08 October 2012

Praise Be to Small Ills (南無一病息災, 1973)

With Praise Be to Small Ills (南無一病息災/Nanmu Ichibyo Sokusai, 1973), Tadanari Okamoto wanted to retell a traditional tale in a way that brings together traditional and contemporary storytelling styles.  Based on the short story by Ryusuke Sato, Okamoto collaborated with the folk singer Kōhei Oikawa to come up with a narration that mixes song and spoken word with a guitar accompaniment.  The sequences vary in style. One narrated sequence is chanted with percussion, while a melancholy sequence depicting a funeral is accompanied by a flute.

The central motif of the film is ema (絵馬):  votive pictures painted or drawn onto small wooden tablets that are hung in Shinto shrines in prayer.  Common prayers today include for success when writing exams, for a safe childbirth, for the recovery of someone who is ill, or for luck in love.  “Ema” literally translates as “horse picture” because of the ancient tradition of giving the gift of a horse to a temple when asking for help from the gods.  Over time, this tradition evolved into the giving of a picture of a horse.  Today, the pictures or writing on the ema vary (see title card at top).

The film begins with a montage of traditionally painted ema.  Kōhei Oikawa then begins to sing in the role of a father telling a bedtime story to his daughter Hiroko.  Hiroko is curled up in her futon bed looking at a picture book featuring drawings of a skinny blue oni (demon) and a powerful-looking red oni.  The father cautions his daughter not to be scared by the tale.

In the story, the blue demon takes up residence in the belly of a humble farmer.  His presence in the man is troublesome.  It causes the man to cough from time to time and brings him bad luck in both farming and hunting.  The man; however learns to live with the oni and in spite of the ill luck the oni brings him, the farmer enjoys a moderate success in life.  He marries well and has many children and he teaches his children to be grateful for the small rewards that come from hard work by giving a prayer of thanks every morning.

In contrast, the red oni takes up residence on the property of a big, strong farmer.  Initially, the red oni brings the man good luck.  His crops are plentiful and he has much success in hunting.  Rather than give thanks to the gods, the man overindulges by eating loads of rice and sake.  He too marries and has a child but his overindulgence leads to the rather brutal demise of the man and his family.

Praise Be to Small Ills is a morality tale aimed at teaching children the benefits of working hard and being grateful for what they have.  In conclusion, the narrator father sings to his daughter Hiroko that that one should put up with small irritations – represented by the blue oni – in order to enjoy a long and fruitful life.  Overindulgence in the sudden success a red oni can bring will only lead to tragedy.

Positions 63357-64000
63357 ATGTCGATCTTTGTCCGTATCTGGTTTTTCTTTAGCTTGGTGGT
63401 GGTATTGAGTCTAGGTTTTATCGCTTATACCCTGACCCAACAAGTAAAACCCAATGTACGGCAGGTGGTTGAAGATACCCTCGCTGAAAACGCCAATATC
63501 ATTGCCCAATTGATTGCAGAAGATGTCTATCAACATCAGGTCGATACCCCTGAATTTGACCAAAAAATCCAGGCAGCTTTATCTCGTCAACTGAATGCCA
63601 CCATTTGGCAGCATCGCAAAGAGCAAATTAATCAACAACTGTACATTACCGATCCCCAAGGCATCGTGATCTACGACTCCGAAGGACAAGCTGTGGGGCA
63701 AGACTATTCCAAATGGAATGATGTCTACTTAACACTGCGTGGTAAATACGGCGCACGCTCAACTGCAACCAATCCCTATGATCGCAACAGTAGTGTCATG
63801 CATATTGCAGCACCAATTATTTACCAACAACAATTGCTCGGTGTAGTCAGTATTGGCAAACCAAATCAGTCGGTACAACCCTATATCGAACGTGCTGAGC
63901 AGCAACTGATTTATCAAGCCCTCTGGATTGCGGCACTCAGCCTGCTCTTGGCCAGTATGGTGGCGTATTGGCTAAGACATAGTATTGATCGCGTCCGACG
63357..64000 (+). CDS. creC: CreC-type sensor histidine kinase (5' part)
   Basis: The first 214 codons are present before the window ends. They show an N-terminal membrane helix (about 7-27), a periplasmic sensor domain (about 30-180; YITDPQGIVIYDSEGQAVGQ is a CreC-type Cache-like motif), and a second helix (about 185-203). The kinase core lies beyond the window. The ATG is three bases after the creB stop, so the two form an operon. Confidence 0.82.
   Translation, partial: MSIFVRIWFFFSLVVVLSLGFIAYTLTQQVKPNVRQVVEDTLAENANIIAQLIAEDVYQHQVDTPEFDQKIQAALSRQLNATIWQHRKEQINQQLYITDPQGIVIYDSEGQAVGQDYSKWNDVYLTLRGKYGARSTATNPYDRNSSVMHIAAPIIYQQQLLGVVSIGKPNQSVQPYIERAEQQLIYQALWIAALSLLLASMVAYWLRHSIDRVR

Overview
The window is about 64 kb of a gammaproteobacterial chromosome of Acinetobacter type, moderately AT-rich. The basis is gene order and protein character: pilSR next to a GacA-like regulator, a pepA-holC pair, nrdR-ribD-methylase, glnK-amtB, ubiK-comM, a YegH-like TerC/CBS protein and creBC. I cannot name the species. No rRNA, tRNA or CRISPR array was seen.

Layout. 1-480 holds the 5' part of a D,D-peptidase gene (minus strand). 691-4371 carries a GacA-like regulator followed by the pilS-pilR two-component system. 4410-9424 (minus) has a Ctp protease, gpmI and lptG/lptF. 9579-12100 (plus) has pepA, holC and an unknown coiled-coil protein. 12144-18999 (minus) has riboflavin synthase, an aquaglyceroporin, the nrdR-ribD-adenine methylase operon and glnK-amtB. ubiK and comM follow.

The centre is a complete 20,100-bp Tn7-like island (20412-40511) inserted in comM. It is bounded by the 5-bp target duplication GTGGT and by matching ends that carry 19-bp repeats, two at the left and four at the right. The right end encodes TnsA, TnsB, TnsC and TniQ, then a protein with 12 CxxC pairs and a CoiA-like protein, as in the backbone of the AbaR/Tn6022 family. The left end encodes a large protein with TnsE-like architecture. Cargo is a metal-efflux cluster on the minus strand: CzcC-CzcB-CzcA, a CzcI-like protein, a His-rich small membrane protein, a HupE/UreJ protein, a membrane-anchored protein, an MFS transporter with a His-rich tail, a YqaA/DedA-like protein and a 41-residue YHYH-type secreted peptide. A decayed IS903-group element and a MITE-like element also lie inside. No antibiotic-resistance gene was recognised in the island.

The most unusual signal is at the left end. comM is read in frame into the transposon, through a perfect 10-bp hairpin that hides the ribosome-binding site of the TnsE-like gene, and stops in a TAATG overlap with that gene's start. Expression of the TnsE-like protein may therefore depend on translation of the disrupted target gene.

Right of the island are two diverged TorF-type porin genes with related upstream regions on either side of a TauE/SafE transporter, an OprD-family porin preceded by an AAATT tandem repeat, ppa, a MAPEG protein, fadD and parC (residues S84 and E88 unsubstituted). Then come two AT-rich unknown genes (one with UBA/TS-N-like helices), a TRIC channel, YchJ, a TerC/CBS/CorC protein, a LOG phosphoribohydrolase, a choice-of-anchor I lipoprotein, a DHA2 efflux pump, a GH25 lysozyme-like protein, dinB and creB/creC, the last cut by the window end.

Tadanari Okamoto is famous for using different materials in each of his films.  For this film, the cutouts are made using the wood of the what the Japanese call sugi (cryptomeria japonica) – a tree native to Japan.  The cryptomeria is sometimes called the Japanese cedar in English although it does not belong to the cedar family.  Sugi is the national tree of Japan and is commonly seen in temples and shrines.  The wood of the cryptomeria was chosen for Praise Be to Small Ills because it is traditionally the wood of choice for making ema.  It gives the characters a sort of roughly hewn look unique to this film. 

As with all Okamoto animated shorts, the film has been flawlessly put together.  I would personally hesitate to show the film to the young children for whom the moral message was intended because of the violent death of overindulgent man.  However, it is quite a useful film for teaching older children about Japanese folk tales and religion.

This film won the Noburo Ofuji Award for 1973: Okamoto’s third of seven wins of this prestigious award.  Kōhei Oikawa  also features in another of Okamoto’s Ofuji award-winning films: Towards the Rainbow (虹に斑って, 1977).  The film appears on Volume 1 of the Okamoto Box Set (JP only).

 © Catherine Munroe Hotes 2012

Director, Producer, Screenplay, Song Lyrics:
Tadanari Okamoto 岡本忠成

Original Story:
 Ryusuke Saito  斎藤隆介

Minoru Tamura 田村実  
Ken Yoshioka 吉岡謙

Naoko Aizawa 相沢尚子
Masako Sakama 坂間 雅子

Art Department (figures/puppets):
Sumiko Hosaka 保坂純子
Hiromi Wakasa 若佐ひろみ
Masami Sudo       数藤雅三 

Art Department:
Takashi Komae 小前隆
Masami Tokuyama徳山正美

Seishiro Fujimori 藤森誠代
Seiichi Araki 荒木靖一
Hiroshi Taisenji 泰泉寺博

Narration, Music (composition, lyrics, performance):
Kōhei Oikawa 及川恒平 

Akio Omori 大森昭男
Masazo Nakagawa 中川昌三
Ritsu Murakami 村上律
Osamu Nakajima中島御